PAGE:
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Norman Waterhouse

Do I need a lawyer to apply for custody of my children?

Contested parenting matters are, by their very nature, vexing and emotive. When the welfare and best interests of children are at stake, it is only natural that parents are emotionally invested.

Matters relating to children are otherwise often complex, particularly when those children have special needs or where a strained or fractured relationship exists between parents. While you are able to represent yourself during the course of any family law negotiations and/or court proceedings, we recommend seeking out the advice and guidance of an experienced family law solicitor so that you can a be confident that any decisions you make regarding your matter are properly informed.

Litigation of parenting matters can involve mediation with accredited family law mediators, Family Dispute Resolution Conferences, family assessment processes with a psychologist or social worker, interim court hearings and trial. The courtroom environment can be imposing and intimidating for many people, particularly during contested hearings, and the language and intricacies of the law can be confusing at the best of times.

Not all parenting matters, however, need result in litigation. Ideally, you and your former partner will be able to reach an agreement regarding care arrangements for your children. In that case, it may be appropriate to formalise those arrangements through an order of the court in any event. Alternatively, agreed care arrangements can be documented by way of a parenting plan.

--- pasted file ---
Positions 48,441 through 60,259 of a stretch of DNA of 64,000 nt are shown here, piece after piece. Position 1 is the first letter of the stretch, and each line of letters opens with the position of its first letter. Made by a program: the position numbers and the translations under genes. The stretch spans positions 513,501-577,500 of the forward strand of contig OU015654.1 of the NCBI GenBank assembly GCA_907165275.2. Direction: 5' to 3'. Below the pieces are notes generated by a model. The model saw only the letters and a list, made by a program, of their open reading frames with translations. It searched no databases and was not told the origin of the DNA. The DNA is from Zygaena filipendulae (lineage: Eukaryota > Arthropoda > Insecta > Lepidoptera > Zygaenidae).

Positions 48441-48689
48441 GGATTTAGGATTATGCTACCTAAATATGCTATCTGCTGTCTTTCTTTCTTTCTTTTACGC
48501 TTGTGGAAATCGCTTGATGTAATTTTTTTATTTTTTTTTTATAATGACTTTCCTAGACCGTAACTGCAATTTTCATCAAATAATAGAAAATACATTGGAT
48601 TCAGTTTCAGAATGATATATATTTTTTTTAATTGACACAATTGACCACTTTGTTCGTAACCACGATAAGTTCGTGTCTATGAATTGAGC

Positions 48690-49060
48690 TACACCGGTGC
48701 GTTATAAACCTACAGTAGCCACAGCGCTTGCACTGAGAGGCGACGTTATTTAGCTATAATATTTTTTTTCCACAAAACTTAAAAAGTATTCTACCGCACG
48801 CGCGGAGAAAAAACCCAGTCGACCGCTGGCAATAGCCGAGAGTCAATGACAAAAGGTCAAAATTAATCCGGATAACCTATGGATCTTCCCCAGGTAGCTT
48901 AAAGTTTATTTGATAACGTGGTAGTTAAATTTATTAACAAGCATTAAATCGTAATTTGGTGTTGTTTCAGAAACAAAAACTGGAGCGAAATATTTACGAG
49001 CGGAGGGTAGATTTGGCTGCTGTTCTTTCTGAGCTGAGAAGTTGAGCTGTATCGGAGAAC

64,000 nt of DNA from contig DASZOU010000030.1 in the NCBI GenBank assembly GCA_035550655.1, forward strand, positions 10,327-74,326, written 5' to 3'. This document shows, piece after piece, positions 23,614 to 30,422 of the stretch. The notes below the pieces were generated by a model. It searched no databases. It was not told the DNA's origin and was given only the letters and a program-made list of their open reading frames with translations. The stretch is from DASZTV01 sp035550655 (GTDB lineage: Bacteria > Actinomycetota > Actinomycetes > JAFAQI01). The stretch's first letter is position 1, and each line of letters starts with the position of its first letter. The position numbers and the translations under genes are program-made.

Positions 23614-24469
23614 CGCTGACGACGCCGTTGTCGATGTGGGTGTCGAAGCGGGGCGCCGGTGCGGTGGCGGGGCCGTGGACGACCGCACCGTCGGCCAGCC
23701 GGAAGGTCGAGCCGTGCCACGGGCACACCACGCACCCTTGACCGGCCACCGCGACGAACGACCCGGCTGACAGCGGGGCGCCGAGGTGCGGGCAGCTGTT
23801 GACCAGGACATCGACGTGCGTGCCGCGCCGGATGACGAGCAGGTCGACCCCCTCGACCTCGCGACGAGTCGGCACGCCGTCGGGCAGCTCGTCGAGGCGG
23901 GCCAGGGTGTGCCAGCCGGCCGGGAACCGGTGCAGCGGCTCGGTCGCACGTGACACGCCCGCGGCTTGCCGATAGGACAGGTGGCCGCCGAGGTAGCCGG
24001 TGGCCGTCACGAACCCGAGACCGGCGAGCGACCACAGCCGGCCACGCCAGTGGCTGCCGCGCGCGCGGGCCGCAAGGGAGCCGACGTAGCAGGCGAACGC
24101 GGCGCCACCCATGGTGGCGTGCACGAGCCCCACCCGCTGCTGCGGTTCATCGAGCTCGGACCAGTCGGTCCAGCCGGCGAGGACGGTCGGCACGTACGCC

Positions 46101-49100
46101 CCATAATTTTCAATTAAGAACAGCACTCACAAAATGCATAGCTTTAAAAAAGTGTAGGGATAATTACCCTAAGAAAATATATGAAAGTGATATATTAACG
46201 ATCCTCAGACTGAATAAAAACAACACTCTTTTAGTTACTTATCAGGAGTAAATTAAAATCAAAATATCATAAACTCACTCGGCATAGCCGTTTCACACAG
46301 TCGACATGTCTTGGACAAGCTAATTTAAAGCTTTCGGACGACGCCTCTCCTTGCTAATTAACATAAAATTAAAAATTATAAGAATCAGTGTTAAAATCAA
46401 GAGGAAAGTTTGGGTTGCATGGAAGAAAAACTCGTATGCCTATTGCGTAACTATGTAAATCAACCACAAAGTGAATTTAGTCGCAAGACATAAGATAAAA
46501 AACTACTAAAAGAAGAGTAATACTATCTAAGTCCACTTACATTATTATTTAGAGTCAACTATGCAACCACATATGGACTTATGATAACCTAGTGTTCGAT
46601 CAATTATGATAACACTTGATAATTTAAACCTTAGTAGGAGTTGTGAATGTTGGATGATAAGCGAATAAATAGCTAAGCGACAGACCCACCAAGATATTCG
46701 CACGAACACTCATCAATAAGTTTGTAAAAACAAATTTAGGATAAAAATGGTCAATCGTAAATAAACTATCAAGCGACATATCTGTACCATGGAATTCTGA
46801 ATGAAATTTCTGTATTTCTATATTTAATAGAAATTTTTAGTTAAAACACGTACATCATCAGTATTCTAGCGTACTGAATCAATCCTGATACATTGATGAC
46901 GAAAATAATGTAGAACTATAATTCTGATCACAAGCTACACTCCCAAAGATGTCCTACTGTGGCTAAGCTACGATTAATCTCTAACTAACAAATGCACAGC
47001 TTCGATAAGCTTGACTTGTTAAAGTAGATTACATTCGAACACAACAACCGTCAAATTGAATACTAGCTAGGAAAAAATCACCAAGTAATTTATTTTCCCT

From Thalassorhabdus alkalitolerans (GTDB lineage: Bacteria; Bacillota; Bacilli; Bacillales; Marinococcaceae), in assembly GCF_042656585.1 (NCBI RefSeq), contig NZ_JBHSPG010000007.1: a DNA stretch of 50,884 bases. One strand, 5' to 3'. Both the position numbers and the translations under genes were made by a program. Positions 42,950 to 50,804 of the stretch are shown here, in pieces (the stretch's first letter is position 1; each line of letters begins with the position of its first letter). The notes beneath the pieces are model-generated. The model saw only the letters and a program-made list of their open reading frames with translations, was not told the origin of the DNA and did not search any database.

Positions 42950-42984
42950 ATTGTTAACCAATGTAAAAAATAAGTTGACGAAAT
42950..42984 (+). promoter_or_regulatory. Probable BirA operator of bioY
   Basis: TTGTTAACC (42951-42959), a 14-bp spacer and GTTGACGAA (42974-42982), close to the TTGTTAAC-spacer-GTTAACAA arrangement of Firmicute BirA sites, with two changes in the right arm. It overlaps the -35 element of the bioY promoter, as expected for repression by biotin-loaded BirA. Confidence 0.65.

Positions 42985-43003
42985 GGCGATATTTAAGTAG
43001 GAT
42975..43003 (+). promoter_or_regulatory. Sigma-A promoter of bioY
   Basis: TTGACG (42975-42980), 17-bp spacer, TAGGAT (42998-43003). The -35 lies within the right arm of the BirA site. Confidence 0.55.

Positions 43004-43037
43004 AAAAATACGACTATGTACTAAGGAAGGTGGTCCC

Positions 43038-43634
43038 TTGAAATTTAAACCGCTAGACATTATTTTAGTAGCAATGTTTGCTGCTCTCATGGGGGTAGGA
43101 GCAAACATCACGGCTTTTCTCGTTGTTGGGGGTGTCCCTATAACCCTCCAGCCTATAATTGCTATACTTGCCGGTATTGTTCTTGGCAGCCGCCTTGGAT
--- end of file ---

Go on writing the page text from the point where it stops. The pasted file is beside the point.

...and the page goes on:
There are complexities to long term care arrangements that can be easily overlooked without careful forethought and consideration. Failure to consider these matters can in some cases lead to one or both parents later seeking variations to the orders or parenting plan. When parents are unable to agree variations, the parent seeking to vary a final order is required to make an application to the court and demonstrate that there has been a significant change in circumstances in relation to either the parents or children to whom the final orders apply. This is referred to as the Rice v Asplund threshold and the law relating to such applications can be complicated.

While the costs involved in court proceedings, including advice, preparation of documents, and barristers’ fees, can be significant, obtaining sound and timely advice from an experienced family law solicitor will often help to minimise those costs and streamline the resolution of your matter.

If you require assistance in relation to any family law enquiry, please contact:-

Christopher Mason, Senior Associate +61 8 8210 1231


22 October 2020



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